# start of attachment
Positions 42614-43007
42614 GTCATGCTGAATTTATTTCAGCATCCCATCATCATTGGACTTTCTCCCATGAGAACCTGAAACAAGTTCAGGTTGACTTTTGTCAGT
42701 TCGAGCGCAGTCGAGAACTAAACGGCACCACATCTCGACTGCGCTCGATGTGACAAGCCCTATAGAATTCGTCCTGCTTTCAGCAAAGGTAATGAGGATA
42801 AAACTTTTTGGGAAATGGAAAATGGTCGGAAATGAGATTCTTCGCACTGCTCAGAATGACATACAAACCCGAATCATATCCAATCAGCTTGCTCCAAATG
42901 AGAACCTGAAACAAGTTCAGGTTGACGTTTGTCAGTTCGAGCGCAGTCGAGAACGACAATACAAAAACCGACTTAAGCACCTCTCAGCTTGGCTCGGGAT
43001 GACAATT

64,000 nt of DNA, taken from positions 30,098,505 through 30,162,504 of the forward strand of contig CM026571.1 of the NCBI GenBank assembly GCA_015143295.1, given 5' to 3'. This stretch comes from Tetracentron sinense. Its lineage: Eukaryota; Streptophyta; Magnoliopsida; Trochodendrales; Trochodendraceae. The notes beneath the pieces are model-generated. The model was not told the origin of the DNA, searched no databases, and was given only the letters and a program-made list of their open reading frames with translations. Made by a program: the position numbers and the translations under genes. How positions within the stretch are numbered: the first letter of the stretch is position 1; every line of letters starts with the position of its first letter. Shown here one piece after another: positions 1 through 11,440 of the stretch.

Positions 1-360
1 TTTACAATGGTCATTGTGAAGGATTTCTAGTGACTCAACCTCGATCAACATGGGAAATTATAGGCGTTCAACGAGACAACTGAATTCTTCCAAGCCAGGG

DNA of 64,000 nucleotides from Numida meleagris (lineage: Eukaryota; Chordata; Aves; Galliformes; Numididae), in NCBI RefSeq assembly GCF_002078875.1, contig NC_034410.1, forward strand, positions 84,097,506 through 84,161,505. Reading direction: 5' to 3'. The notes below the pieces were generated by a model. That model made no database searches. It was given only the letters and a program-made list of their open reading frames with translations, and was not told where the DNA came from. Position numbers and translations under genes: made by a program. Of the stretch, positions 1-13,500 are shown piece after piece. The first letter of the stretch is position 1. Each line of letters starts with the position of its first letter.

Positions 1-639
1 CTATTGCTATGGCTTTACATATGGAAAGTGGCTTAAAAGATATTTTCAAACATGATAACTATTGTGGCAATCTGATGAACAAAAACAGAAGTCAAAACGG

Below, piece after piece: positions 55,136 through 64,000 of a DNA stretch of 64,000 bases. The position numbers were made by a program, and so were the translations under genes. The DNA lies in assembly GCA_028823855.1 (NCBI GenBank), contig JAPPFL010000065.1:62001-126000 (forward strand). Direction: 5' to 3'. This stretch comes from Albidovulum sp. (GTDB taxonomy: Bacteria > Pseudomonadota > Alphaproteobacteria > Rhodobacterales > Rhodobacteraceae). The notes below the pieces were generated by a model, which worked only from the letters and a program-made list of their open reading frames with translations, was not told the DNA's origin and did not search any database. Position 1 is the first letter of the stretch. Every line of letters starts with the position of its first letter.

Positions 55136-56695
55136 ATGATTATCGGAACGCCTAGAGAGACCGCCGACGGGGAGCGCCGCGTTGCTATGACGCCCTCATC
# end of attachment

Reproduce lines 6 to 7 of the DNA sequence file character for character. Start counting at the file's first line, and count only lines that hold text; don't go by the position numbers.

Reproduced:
43001 GACAATT

64,000 nt of DNA, taken from positions 30,098,505 through 30,162,504 of the forward strand of contig CM026571.1 of the NCBI GenBank assembly GCA_015143295.1, given 5' to 3'. This stretch comes from Tetracentron sinense. Its lineage: Eukaryota; Streptophyta; Magnoliopsida; Trochodendrales; Trochodendraceae. The notes beneath the pieces are model-generated. The model was not told the origin of the DNA, searched no databases, and was given only the letters and a program-made list of their open reading frames with translations. Made by a program: the position numbers and the translations under genes. How positions within the stretch are numbered: the first letter of the stretch is position 1; every line of letters starts with the position of its first letter. Shown here one piece after another: positions 1 through 11,440 of the stretch.